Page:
Speaker: Dr. Nikolaos Koromilas
Affiliation: Institute of Chemical Engineering Sciences (ICE-HT)
Title: Development of Polymeric Membranes for water purification
Place: A. Payatakes Seminar Room
Time: 16:00 (coffee & cookies at 15:45)
Abstract: Water pollution is one of the most critical global challenges in the modern era. The need for an adequate supply of clean water has led to new emerging technologies. Due to its energy-saving and cost-effective features, membrane technology has become the most effective platform for water purification, including seawater as well as municipal or industrial wastewater treatment. Among them, organic polymeric membranes possess several advantages against inorganic membranes. In the present work, polymeric membranes based on a polysulfone-based polymeric matrix were successfully prepared via non-solvent induced phase separation (NIPS) method.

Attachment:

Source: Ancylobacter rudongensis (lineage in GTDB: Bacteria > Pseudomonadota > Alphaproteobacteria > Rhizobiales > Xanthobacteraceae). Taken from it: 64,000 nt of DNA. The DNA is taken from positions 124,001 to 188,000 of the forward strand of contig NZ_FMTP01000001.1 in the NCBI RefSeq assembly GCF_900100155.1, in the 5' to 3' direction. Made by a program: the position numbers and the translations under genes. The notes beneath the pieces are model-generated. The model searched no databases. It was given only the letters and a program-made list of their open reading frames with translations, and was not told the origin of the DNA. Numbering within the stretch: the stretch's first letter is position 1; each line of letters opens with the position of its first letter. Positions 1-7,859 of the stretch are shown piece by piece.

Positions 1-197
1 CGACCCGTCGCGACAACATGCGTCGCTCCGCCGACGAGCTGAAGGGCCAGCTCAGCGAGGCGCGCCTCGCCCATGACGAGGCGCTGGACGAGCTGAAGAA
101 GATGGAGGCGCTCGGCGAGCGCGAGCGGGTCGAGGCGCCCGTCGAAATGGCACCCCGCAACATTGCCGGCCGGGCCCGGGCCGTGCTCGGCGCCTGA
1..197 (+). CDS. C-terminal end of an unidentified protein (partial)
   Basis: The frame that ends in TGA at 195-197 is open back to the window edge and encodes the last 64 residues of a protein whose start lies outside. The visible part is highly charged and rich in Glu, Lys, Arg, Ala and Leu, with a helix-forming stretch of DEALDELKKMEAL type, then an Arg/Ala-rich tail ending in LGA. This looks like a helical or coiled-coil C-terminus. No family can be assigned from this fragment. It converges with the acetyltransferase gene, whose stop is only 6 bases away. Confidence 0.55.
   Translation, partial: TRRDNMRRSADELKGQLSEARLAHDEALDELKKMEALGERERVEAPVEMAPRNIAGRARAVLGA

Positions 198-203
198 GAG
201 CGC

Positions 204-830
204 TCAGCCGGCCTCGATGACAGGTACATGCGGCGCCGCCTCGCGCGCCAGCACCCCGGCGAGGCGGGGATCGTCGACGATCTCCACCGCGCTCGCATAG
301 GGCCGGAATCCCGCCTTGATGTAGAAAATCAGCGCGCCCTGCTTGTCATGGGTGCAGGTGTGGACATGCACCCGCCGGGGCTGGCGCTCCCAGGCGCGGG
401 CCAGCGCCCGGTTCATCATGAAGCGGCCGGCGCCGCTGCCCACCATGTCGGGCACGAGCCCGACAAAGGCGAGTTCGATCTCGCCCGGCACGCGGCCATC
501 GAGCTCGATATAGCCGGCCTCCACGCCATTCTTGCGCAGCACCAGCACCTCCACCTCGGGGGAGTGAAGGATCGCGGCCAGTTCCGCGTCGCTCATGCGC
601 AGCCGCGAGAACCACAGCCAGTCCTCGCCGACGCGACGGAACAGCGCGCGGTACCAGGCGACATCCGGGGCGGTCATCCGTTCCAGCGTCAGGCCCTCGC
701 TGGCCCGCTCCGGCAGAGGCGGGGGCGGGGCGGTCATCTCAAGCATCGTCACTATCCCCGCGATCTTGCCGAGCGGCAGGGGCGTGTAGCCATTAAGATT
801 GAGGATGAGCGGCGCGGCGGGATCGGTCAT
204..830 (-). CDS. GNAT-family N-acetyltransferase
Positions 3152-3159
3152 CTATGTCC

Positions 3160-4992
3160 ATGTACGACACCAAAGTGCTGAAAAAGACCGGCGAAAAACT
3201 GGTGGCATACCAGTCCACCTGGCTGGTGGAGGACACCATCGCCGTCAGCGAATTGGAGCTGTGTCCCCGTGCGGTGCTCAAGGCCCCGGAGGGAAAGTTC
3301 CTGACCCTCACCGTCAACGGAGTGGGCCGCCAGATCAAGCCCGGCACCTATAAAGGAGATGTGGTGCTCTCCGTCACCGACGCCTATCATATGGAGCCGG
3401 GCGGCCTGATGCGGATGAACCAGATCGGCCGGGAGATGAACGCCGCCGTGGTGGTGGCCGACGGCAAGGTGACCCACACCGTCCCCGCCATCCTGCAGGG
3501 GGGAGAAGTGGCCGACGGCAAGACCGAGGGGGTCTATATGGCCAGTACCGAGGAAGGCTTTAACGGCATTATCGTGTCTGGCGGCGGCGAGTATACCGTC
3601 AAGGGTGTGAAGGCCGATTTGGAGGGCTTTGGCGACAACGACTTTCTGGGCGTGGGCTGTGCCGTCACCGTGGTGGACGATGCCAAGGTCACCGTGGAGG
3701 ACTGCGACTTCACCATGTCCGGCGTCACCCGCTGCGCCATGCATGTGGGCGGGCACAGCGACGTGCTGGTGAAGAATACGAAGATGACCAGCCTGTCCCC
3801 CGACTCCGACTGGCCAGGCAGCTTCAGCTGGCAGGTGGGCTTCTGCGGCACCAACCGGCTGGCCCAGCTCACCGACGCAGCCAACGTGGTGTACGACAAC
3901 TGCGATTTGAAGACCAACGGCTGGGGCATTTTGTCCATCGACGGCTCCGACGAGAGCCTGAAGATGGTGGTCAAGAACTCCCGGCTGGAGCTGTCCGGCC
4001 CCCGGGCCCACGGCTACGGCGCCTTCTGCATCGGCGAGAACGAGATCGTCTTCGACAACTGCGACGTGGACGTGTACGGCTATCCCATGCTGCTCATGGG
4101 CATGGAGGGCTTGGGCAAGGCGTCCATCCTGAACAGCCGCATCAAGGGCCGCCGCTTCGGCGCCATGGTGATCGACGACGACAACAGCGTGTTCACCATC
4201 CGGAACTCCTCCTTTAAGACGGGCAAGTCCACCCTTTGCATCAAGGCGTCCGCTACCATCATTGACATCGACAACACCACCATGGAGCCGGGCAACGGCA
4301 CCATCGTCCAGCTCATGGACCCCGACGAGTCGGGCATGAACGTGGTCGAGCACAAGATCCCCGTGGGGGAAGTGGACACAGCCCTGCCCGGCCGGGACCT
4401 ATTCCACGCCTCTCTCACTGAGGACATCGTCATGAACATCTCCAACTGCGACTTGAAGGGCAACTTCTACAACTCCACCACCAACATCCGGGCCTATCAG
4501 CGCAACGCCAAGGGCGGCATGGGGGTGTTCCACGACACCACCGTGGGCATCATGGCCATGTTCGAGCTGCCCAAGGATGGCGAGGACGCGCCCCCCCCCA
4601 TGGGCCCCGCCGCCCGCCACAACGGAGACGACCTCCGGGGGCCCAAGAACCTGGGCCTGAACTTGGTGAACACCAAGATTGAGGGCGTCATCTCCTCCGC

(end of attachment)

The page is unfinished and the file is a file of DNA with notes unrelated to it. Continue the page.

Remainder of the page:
The polysulfonetype polymer poly[2-(4-(diphenylsulfonyl)phenoxy)-6-(4-phenoxy)pyridine] (PDSPP) was used as the hydrophobic matrix and combined with its sulfonated derivative (SPDSPP) and a polymeric porogen in order to enhance the hydrophilicity and increase the porosity of the overall membrane system. The variables tested included PDSPP/SPDSPP/porogen w/w composition, type of porogen, type of solvent, type and temperature of nonsolvent, etc. Scanning Electron Miscroscopy (SEM), Scanning Electron Miscroscopy-Energy Dispersive X-Ray Spectroscopy (SEM-EDS), Water Uptake % (WU %), Porosity %, Pure Water Flux (PWF), Pure Water Permeability (PWP), Attenuated Total Reflectance-Infrared Spectroscopy (ATR-IR) and Thermogravimetric Analysis (TGA) were the driving procedures and techniques used to evaluate the impact of the different parameters. The results shown that using different conditions the morphology of the membranes can be altered and therefore optimized, making them ideal candidates for water purification membranes.